Harper agreed to a five-year deal worth $750,000 annually, the school announced Tuesday. The former Lady Vols player replaces Holly Warlick, who was fired last month.
Horston, a 6-foot-1 senior at Africentric (Columbus, Ohio) and the No. 2 prospect in the espnW HoopGurlz Top 100, said Harper contacted her mother and promised to visit Horston and her family on Thursday.
"I don't know [Harper] yet, but I'm excited to meet her," Horston said. "Tennessee is not going to pick the wrong person as coach. I'm ready to go in there with open ears. I want to turn the program around."
Horston learned the news of Warlick's firing on March 27 as she was about to take the court for the McDonald's All American Game. Horston was named MVP of the game; she declined to comment on her future at the postgame news conference.
"There were a lot of mixed emotions," Horston said. "I was kind of upset but also excited about what's next. I want to win."
Harper, a native of Sparta, Tennessee, went by Kellie Jolly when she helped the Lady Vols to NCAA titles in 1996, 1997 and 1998 as a point guard.
"She was a point guard, and I'm a point guard," Horston said of Harper. "She has the blueprint. She's going to push me to be a great player.
"I believe she still has that 'Lady Vol' in her, and she's not going to let this program down."
Horston said she keeps in contact with most of the Tennessee players -- especially Zaay Green and Jazmine Massengill -- and they have indicated to her that the program is on the right track.
"I know the girls on the team now want to work hard," Horston said. "They don't want to lose. They are gym rats. They want to redeem themselves."
Saunders, the 2019 West Virginia Gatorade Player of the Year, said playing for Tennessee will be the culmination of a dream that has been years in the making.
As a freshman, she led Wyoming County East (New Richmond, West Virginia) to a state title. Three months later, her maternal grandfather, Gary Shrewsbury, died at the age of 68 due to cardiac arrest. Saunders used to go to her grandparents' house for dinner every Sunday after church. On many of those Sundays, she would watch the Lady Vols with her grandfather and the rest of the family.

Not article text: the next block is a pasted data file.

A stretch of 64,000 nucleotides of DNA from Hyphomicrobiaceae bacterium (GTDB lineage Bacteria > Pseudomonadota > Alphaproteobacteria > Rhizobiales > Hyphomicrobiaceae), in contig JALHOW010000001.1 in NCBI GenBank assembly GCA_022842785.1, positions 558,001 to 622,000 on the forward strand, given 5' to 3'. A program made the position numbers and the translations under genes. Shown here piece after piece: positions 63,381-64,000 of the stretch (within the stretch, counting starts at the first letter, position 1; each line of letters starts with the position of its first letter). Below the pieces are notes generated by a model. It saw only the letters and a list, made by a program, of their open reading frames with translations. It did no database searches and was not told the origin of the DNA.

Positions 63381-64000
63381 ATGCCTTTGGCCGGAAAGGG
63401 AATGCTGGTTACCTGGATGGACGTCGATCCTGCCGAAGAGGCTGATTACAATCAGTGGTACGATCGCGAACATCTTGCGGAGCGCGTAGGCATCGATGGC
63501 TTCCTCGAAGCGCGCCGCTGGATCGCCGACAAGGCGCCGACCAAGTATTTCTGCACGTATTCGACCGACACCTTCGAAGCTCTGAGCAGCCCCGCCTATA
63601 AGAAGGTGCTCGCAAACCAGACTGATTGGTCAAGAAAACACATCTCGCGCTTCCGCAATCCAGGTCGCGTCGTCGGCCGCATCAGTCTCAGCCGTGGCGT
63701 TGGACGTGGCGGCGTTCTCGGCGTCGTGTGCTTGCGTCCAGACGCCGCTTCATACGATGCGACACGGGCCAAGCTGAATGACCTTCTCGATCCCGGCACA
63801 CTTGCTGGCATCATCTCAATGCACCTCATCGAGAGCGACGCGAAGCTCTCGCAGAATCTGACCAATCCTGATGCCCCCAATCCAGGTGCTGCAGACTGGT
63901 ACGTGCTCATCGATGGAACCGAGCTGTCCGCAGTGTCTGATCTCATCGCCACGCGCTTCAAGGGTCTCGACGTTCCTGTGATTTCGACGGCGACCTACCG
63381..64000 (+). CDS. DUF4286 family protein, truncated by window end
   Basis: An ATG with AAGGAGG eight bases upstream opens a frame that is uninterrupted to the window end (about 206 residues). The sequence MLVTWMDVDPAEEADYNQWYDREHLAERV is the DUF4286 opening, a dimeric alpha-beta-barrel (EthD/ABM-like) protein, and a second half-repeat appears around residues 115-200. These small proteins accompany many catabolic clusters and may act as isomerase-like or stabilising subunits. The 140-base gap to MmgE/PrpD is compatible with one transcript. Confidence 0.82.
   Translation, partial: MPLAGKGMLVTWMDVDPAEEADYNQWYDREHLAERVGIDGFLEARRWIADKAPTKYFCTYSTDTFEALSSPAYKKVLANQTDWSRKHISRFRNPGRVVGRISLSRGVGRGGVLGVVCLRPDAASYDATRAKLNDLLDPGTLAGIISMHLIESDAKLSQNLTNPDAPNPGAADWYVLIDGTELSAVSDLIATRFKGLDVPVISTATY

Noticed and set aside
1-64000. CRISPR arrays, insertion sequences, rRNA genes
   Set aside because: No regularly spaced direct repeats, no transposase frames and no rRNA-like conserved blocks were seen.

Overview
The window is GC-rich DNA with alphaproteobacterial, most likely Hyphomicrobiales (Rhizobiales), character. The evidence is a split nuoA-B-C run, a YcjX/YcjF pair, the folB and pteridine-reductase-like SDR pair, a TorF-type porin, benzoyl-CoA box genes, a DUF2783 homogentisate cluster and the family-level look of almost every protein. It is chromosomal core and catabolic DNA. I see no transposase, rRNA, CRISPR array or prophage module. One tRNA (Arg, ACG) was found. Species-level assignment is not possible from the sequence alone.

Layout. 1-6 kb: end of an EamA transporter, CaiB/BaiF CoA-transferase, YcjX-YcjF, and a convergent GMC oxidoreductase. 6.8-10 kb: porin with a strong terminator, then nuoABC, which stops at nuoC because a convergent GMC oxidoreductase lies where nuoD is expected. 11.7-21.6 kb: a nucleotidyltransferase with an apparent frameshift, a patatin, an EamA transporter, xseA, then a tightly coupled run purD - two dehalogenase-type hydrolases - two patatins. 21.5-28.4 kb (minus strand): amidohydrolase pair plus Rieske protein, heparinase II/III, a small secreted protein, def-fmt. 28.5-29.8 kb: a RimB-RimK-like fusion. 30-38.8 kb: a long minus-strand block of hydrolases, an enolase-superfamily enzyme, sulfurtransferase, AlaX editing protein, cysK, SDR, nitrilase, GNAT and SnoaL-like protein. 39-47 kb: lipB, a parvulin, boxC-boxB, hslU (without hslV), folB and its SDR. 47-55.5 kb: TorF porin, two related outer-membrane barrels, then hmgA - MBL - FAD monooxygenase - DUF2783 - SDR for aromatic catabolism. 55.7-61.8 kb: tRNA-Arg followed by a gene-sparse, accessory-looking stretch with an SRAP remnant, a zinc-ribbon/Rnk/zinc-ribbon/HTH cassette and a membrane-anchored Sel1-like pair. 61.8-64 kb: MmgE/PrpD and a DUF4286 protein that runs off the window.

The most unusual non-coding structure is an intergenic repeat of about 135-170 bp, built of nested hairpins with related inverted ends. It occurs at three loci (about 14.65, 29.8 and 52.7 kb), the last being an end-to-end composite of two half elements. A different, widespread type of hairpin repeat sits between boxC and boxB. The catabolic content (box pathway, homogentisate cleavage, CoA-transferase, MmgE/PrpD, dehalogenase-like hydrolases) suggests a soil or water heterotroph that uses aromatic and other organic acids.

"I wanted to make him proud," Saunders said. "If he were here today, knowing that I'm a Tennessee recruit, he would be proud and happy."
Given that personal history, Saunders was not deterred by the coaching change.
Saunders said it was "upsetting" and "very sad" when Warlick was dismissed. But she was thrilled when she found out Harper had been hired.
"I love that it's staying in the Vols family," Saunders said. "We're keeping the tradition alive.
"Transferring never occurred to me. Tennessee has been my dream school since I was 8 years old. I grew up watching Candace Parker and Tamika Catchings."
Key, a senior at Cary (North Carolina) and the No. 46 prospect in the Top 100, she said she committed to Tennessee for the school and not only for a particular coach.
"I wasn't happy to see Holly go," Key said. "I heard a lot of talk on social media during the season, but I didn't think Holly was going to get released until it actually happened.
"It surprised me. But ... I want the program to get back on track. I have never had any doubts about wanting to attend Tennessee."
Key said she woke up Tuesday morning with a mountain of text messages from friends and coaches, all telling her that Harper was headed to Tennessee.
Harper called Key's mother, and the two are working on a time when the coach can visit the family.
"I want to meet her," Key said. "I want to talk to her. I'm looking forward to getting to know her. I'm moving in at Tennessee at the end of May. I'm excited."